Much of one’s ability to comprehend Farrebique must relate to the dynamics of the film’s power relationship between filmmaker and subjects. After cheerful music and painted images of nature accompany the opening credits sequence, director Georges Rouquier introduces an “old peasant family” of farmers one by one, each of whom is posing and either smiling or blank-faced for their close-up. Although the structure and accompanying voiceover situate the film as a documentary, the clear direction of on-screen action draws Farrebique into the realm of fiction.
Like Robert Flaherty, who in Nanook of the North and Man of Aran takes a comparable approach to constructing verisimilitude, Rouquier dispenses with the notion that nonfiction filmmaking necessitates eliminating the director’s hand. Set over the course of a year, and structured so that each of the four seasons plays a central role, Farrebique also recalls the films of Yasujirō Ozu for its insistence that a climate’s temperature becomes inextricable from time’s passage as it lingers in the minds of a region’s inhabitants.
Rouquier’s fingerprints, though, are only apparent in the sense that his camera works as much to arrange action as it does to assemble it; he doesn’t actually appear on screen at any point. In an early scene, when the grandparents debate having given their eldest son, Roch, too much leeway within the family unit, the shot-reverse-shot structure might as well have been borrowed from the films of William Wyler or any other classic Hollywood director. Other early moments, as when the family completes chores around the farm, suggest the sort of cinema vérité that wouldn’t become prevalent until Jean Rouch began making films in Africa in the late 1950s.
Also like Ozu’s films, particularly An Autumn Afternoon, Farrebique catches its subjects on the verge of pending modernization, which will radically alter, and also potentially short-circuit, the family’s generations-long trade. As the decision looms over whether or not to bring electricity into the family home, Rouquier moves his camera to nature itself, catching glimpses of plants sprouting out of the ground by using time-lapse photography, and also snow melting from the distant power lines that threaten to make their way into the domestic realm. The power lines quietly symbolize a sort of ticking clock against the family’s ability to survive in a technologized economy.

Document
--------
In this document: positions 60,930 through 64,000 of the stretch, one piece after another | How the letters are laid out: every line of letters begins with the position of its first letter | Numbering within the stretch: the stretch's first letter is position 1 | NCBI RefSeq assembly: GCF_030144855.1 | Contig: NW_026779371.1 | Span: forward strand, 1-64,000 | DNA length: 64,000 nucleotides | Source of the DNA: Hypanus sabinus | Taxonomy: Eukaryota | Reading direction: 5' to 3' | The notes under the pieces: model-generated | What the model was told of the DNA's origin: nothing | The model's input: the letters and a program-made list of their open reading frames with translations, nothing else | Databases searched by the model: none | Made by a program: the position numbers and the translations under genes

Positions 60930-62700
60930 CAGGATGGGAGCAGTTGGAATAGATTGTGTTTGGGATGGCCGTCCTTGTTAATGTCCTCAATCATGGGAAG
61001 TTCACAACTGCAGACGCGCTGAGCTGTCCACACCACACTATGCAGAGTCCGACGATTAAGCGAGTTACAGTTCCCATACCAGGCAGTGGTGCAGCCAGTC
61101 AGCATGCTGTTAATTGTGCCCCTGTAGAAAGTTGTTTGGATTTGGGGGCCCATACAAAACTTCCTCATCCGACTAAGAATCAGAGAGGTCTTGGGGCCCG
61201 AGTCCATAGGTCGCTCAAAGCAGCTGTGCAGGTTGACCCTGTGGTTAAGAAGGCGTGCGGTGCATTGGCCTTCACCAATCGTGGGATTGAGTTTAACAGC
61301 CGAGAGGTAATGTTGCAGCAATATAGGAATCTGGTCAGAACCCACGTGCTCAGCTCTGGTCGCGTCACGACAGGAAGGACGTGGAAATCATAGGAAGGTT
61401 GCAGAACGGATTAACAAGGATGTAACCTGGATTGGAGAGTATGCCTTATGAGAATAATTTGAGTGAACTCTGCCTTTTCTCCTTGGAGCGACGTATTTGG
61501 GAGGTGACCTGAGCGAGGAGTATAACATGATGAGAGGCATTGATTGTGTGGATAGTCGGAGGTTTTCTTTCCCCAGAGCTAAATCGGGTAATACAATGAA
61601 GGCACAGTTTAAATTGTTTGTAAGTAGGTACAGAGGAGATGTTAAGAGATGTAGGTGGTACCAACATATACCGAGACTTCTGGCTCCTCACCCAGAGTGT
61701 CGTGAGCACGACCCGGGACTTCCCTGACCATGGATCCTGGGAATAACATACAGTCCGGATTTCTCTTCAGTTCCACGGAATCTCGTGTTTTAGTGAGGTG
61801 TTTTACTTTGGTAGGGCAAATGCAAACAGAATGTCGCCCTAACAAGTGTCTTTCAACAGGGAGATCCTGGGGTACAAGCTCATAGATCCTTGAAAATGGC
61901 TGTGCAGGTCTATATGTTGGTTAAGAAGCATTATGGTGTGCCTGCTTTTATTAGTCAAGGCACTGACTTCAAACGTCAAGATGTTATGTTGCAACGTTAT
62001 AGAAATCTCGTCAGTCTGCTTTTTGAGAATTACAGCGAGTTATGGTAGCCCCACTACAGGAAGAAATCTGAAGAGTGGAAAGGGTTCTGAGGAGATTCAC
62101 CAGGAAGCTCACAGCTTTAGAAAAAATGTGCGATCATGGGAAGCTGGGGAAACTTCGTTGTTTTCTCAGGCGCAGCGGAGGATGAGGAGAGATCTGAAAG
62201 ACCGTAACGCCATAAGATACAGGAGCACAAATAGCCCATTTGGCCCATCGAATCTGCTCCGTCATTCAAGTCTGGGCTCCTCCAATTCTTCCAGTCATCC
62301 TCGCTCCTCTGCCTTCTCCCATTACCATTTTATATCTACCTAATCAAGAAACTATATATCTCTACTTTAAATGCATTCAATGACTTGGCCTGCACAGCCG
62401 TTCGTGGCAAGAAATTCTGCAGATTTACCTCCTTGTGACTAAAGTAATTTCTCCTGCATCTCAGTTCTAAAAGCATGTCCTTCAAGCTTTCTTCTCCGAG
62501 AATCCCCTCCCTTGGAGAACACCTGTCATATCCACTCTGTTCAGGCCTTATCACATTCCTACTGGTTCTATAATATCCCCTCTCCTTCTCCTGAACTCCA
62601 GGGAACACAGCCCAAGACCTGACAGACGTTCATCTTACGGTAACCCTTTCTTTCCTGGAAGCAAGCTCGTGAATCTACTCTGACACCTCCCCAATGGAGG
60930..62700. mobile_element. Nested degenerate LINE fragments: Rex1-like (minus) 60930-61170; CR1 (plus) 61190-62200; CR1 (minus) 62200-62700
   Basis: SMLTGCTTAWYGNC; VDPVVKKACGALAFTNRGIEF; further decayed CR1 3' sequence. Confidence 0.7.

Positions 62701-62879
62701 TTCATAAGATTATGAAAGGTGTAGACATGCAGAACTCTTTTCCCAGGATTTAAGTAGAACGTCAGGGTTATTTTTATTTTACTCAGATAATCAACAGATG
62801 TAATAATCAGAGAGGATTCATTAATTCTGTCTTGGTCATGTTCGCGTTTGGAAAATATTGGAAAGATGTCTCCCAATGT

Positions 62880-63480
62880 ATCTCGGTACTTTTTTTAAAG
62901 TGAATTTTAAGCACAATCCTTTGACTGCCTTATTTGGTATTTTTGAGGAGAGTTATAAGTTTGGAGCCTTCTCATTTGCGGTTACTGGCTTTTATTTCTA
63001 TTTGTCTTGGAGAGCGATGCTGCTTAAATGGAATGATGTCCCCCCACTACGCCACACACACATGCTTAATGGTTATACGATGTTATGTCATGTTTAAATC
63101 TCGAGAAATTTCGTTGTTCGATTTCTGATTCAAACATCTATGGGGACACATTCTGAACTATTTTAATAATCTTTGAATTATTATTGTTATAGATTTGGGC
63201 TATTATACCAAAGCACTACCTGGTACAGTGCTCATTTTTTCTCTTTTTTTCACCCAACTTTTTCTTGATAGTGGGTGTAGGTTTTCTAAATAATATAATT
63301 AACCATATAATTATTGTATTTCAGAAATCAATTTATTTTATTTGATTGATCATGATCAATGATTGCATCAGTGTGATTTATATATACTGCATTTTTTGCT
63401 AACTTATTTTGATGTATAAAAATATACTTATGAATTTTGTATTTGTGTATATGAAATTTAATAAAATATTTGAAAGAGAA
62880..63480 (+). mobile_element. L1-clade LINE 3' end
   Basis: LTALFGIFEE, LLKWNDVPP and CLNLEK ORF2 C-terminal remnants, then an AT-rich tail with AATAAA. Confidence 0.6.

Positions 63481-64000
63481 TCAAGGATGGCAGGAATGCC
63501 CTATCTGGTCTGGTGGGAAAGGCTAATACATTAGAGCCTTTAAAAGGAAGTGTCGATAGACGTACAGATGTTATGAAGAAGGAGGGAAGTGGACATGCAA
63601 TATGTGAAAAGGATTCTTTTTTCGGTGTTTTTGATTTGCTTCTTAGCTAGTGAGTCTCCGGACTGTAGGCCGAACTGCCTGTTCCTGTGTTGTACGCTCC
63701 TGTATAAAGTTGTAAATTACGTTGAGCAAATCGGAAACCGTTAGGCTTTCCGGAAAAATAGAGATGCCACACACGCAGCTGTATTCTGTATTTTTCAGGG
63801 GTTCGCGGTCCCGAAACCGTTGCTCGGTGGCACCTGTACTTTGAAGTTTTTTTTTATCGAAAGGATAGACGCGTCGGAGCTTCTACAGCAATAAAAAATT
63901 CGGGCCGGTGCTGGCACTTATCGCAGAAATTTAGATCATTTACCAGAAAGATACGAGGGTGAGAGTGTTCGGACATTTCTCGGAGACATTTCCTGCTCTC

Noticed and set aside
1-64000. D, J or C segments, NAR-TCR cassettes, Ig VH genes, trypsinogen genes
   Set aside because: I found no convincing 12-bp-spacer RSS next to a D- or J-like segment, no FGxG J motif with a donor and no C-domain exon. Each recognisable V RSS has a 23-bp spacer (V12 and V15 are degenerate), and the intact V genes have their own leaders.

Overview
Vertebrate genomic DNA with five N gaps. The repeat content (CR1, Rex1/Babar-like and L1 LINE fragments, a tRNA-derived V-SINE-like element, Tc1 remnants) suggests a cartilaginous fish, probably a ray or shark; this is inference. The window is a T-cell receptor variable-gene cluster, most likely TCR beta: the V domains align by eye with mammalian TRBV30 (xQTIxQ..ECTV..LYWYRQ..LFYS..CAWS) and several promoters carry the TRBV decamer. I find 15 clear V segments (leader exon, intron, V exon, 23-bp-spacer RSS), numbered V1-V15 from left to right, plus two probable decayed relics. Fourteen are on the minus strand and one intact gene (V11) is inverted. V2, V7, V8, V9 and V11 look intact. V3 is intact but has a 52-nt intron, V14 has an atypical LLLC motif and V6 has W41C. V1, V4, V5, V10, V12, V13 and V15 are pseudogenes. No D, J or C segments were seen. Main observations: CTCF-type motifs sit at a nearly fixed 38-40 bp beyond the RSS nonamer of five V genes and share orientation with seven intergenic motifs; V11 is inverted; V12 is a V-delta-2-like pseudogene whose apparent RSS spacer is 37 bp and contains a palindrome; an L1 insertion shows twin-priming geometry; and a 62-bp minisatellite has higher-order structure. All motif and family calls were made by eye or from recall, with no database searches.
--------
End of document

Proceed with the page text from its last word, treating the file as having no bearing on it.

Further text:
Rouquier integrates numerous instances of such implicit commentary by juxtaposing nature and animals with the family, so that something as inconsequential as flies swarming around a horse’s open eye becomes a charged visual metaphor, as if nature itself can anticipate, or even express, the mounting evidence that modernization is both a necessity and a nuisance. The family’s dilemma in weighing convenience and necessity against cost is a microcosm for the entirety of Europe in the aftermath of World War II as the continent faces an uncertain cultural future. Though Rouquier makes no direct nod toward such accumulating forces of dread, it’s embodied by the crisis of meaning and sustainability for both the current and future generations of farmers depicted in the film.
Farrebique never veers into surrealism like in the work of Jean Painlevé, but there’s a proto-Malickian sense of time and editing to Rouquier’s filmmaking, which is most apparent in several montage sequences where single spoken words correspond with one of the family members performing a task. It’s also the same approach that screenwriter Jean Cayrol takes to the voiceover in 1955’s Night and Fog, where the way words are said in conjunction with archival images of human catastrophe provides much of their impact. Though Farrebique makes no gesture to such images itself, its expressive conjoining of images and language places its sensibilities along a similar spectrum.
That the film concludes with a funeral procession where power lines are visible throughout indicates how Rouquier’s camera comprehends visual irony, so that the status of the sequence as fact or fiction, or whether it’s staged or captured spontaneously, doubles as an assessment of Farrebique’s significance as a whole. Documentary and narrative filmmaking can be combined to articulate crevices between lives as they’re both lived and scripted, something Rouquier appears intent to do throughout.